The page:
The amount of tablets, smartphones and laptops in the world is increasing. It’s something we know without having to be told the facts – we see more and more of them around us. A Cisco 2012 report attests to the dramatic growth we’re seeing in mobile demand; we’re now living in an age where the number of mobile-connected devices exceeds the number of people on earth. There are approximately 7 billion people on earth, to put that in context. And it’s not just mobiles; by 2016 mobile-connected tablets will generate almost as much traffic as the entire global mobile network did in 2012.
So if the technological industry is booming then it’s pertinent to take a look at the process of manufacturing new devices – are we manufacturing responsibly?
For the first time in manufacturing history technological devices now take more energy to make than they do to use. The manufacturing stage of a laptop accounts for as much as 83% of the total energy used to create and use a laptop over its lifespan.
When manufacturing a laptop computer we’ll emit between 227 to 270 kilograms of carbon dioxide, the same amount it takes to make a fridge, except each member of a household doesn’t own a fridge, and we don’t replace them every 3 years.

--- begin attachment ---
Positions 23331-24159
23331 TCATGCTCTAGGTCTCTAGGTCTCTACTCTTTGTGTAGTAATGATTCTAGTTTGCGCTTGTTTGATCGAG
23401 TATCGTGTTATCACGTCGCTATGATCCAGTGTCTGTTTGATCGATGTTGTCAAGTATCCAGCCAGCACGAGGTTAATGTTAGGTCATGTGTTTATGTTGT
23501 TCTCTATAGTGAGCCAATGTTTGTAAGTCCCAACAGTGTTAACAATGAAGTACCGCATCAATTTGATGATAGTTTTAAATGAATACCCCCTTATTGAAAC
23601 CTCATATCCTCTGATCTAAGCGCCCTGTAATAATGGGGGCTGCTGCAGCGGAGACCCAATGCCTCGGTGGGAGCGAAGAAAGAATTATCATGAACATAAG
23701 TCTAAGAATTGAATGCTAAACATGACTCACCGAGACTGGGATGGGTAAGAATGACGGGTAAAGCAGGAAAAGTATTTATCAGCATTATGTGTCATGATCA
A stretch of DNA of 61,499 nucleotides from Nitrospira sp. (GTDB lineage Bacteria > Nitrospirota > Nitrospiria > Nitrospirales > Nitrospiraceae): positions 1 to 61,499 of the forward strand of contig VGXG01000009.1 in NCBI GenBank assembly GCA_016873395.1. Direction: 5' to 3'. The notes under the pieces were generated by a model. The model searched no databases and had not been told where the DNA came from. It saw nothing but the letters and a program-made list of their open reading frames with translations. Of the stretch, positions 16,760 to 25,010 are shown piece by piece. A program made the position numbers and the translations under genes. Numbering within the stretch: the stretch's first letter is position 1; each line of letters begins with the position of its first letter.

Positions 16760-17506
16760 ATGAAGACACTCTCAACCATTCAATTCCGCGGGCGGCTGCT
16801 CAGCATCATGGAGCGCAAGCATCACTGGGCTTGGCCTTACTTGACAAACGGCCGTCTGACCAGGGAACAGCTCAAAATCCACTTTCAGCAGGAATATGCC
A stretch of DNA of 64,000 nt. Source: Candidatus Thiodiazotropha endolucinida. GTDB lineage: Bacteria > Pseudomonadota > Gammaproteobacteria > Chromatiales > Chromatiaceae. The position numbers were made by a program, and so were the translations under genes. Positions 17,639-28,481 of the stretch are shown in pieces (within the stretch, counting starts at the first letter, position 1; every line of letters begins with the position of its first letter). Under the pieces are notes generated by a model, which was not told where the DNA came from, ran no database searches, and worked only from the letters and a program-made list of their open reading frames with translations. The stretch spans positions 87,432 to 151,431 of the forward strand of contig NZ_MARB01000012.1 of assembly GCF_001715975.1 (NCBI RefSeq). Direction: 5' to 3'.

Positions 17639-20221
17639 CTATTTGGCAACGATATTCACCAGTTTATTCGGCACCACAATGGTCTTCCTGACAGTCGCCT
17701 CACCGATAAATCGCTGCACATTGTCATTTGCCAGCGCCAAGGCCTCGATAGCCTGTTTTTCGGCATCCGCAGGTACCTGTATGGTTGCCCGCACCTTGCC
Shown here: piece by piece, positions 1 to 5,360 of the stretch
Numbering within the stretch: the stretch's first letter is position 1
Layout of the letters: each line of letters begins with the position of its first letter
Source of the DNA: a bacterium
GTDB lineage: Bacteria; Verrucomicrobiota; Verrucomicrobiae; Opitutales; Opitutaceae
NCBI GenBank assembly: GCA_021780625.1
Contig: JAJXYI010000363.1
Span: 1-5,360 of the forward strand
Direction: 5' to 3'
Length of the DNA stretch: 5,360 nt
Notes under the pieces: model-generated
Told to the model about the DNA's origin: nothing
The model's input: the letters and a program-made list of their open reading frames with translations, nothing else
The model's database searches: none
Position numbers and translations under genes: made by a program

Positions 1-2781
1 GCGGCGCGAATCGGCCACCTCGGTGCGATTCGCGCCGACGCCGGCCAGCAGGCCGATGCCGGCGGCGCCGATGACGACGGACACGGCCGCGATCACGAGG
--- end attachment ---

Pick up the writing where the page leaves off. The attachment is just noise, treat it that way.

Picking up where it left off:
All devices we use have microchips in them and it’s the microchips especially which take an amazing amount of energy to make. It takes almost the same amount of energy to make an entire car as it does to make just a handful of them. The average computer has between 18 -36 microchips – you could power a 30 watt laptop non-stop for 1,000 days with the energy used to make the microchips.
When we do decide to think about the environmental impact of moving our lives online, most of the time we are concerned with the electricity used to keep our devices going. The curse of stand-bys, the amount of people who leave their laptop running all the time and the like are seen as the biggest concerns.
And it’s true that the power required to keep all these new devices operating is a concern, just like the waste left over when we discard our old devices. Unlike most other industries which have gone some way to invest in recycling, the world of technology has done very little to attempt to recycle its complex parts – partly because it wouldn’t be easy. We generate between 20-50 million tonnes of e-waste globally each year. The majority of this ends up in landfills or incinerators, meaning that toxic substances like lead, cadmium and mercury contaminate land, water and air.
Of course we should start exploring better recycling processes for electronic devices, but until we figure out a way to reduce the energy consumption of manufacturing them in the first place, the environmental legacy of the technological boom will be significant and worrying.
So the question is: what steps are we taking to solve the problem of manufacturing electronic devices when faced with an industry which is seeing dramatic increases in demand year on year?